If you’ve been a regular at FedExForum this winter, you know some of the biggest cheers heard at Tiger games are those for buckets scored by Memphis senior Pierre Henderson-Niles. A converted layup. A made free throw. The crowd ROARS in appreciation.
The sad truth, though, is that the converted baskets were applauded because there were considered rarities by those familiar with watching Henderson-Niles play.
The big center was dismissed from the team Monday night with merely eight regular-season games remaining in his college career. Coach Josh Pastner released a formal statement that didn’t specify any rules violation or legal issues. Which leads one to assume this was a matter of friction over Henderson-Niles’ declining role on the team. "Moving forward, we will do all we can for Pierre as he finishes up the academic work toward completing his degree,” Pastner said in the statement. “We wish Pierre nothing but the best."
Ironically, no Tiger player benefited more from John Calipari’s departure than did Henderson-Niles. Had Calipari remained in Memphis — and brought DeMarcus Cousins with him — Henderson-Niles would have been planted on the bench, likely a third-string center who would average no more than the 12 minutes of playing time he did as a junior.
But when Calipari took his 2009 recruiting class with him to Kentucky, a slot opened up that led to the Ridgeway alum starting 16 of the Tigers’ first 23 games. Having lost nearly 70 pounds last summer — after having Calipari in his ear about weight for three years — Henderson-Niles ran the floor better, and with more stamina, than he had since childhood. (He confessed to me in November that the hardest part wasn’t losing the weight, but keeping it off.)
Despite the extra playing time, Henderson-Niles never established himself as an offensive presence, something sorely needed in the frontcourt for this year’s team. He averaged 5.2 points while shooting just under 50 percent from the floor and reached double figures in only four games.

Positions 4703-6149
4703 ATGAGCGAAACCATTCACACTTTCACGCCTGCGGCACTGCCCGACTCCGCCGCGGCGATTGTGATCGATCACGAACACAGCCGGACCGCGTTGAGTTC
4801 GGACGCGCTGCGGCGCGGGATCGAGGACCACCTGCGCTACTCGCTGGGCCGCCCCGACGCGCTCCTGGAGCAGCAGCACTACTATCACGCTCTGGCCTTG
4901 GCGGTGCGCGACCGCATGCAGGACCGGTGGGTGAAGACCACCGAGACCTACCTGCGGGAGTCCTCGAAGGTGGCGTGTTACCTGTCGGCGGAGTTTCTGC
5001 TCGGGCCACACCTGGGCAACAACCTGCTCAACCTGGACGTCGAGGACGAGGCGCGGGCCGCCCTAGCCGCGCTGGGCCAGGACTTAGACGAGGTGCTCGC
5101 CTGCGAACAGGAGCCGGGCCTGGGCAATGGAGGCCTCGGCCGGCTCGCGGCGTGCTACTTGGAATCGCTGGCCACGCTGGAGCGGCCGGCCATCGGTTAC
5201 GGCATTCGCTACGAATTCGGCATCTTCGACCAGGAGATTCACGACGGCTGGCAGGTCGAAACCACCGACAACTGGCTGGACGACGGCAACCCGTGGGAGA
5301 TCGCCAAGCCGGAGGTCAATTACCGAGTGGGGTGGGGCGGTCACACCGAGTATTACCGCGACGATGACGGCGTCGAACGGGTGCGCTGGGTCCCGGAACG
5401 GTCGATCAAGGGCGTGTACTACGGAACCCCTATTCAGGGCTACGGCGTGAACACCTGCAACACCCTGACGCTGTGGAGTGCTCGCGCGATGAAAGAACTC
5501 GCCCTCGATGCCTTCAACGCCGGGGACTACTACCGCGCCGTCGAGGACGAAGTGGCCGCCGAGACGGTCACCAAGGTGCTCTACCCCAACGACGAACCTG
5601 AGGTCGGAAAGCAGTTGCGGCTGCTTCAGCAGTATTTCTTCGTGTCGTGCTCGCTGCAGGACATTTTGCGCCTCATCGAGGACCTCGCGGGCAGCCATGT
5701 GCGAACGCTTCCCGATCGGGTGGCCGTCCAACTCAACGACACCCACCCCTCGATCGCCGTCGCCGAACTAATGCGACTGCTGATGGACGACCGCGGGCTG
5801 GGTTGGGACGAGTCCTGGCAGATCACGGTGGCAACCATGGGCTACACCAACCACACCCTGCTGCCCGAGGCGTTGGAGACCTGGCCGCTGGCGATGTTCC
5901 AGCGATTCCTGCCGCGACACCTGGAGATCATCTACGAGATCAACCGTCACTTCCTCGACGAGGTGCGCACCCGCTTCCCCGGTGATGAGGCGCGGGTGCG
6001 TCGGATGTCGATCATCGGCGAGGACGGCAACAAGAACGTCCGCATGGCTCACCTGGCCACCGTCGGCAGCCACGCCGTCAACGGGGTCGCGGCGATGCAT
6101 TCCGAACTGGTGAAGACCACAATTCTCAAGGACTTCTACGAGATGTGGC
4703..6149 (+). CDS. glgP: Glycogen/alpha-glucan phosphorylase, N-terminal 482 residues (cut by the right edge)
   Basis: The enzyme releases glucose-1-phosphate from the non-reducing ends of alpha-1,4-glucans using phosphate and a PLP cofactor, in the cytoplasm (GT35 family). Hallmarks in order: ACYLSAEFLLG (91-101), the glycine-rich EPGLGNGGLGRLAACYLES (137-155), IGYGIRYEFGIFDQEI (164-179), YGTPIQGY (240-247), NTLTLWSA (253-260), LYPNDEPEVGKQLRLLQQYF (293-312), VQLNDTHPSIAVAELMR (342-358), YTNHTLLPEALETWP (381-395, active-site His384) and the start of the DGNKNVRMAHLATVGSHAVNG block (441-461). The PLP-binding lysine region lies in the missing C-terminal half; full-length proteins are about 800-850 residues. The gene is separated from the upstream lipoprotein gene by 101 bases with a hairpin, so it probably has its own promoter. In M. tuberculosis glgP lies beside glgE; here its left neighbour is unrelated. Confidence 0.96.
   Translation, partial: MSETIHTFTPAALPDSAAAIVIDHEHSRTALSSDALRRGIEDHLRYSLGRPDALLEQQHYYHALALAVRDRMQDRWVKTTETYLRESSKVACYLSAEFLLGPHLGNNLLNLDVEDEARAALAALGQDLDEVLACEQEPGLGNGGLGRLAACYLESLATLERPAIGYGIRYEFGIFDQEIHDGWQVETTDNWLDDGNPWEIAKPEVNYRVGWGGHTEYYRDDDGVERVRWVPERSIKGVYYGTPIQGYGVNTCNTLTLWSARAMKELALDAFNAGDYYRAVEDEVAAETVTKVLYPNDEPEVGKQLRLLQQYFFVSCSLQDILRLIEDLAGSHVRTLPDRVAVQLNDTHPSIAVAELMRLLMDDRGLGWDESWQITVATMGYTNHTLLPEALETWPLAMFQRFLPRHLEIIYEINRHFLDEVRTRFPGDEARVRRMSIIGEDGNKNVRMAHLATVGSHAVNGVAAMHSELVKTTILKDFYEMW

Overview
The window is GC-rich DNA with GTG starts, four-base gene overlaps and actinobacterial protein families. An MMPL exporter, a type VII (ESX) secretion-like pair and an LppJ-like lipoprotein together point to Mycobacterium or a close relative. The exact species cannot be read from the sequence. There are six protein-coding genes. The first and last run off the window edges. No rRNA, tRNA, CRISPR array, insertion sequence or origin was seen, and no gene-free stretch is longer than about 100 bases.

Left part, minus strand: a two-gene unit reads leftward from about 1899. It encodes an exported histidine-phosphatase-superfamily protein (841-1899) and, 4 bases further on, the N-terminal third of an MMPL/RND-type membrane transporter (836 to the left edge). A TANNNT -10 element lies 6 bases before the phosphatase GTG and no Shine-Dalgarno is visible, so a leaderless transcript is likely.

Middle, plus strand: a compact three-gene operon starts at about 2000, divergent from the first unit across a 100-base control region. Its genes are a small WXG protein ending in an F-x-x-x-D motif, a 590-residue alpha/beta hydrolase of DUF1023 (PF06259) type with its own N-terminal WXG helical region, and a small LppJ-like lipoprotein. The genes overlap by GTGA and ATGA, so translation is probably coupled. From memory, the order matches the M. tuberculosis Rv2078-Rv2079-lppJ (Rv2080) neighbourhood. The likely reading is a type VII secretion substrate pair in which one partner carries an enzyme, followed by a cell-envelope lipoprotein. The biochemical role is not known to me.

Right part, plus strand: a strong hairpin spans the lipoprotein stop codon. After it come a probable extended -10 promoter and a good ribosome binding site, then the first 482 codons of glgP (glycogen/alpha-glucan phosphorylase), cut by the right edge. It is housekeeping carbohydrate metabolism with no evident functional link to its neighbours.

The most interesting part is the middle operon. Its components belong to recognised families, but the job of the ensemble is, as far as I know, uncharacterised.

Two weeks ago, I asked Henderson-Niles if a splint he’d been forced to wear on an injured finger affected his ball-handling. “I’ve always been able to handle the ball,” he replied, “so this is no big deal.” I actually paused, thinking he may have been joking, for soft hands are not among Henderson-Niles’ attributes. “Next question,” his look said.
Perhaps some stubborn determination — combined with an inability to recognize shortcomings — led to a division that Pastner could no longer tolerate from Henderson-Niles in his locker room. Again, it’s ironic, for stubborn determination was a requirement for Henderson-Niles to shed the extra pounds he did before his senior season.
One of the biggest highlights on the Memphis sports calendar is Senior Day at FedExForum. This year’s seniors — now down to Willie Kemp and Doneal Mack, apparently — will be honored when the Tigers host Tulsa on March 6th. It’s a ceremony that not only bids farewell to the rare basketball player these days who reaches his senior season, but also welcomes him to the Tiger Family for perpetuity. And the fact is, a Tiger player doesn’t need to be bursting with talent to be a part of that exclusive family. Here’s hoping Pierre Henderson-Niles and the Tiger program find a way to reconcile long enough for a player with more than 100 games under his belt to receive one last big cheer.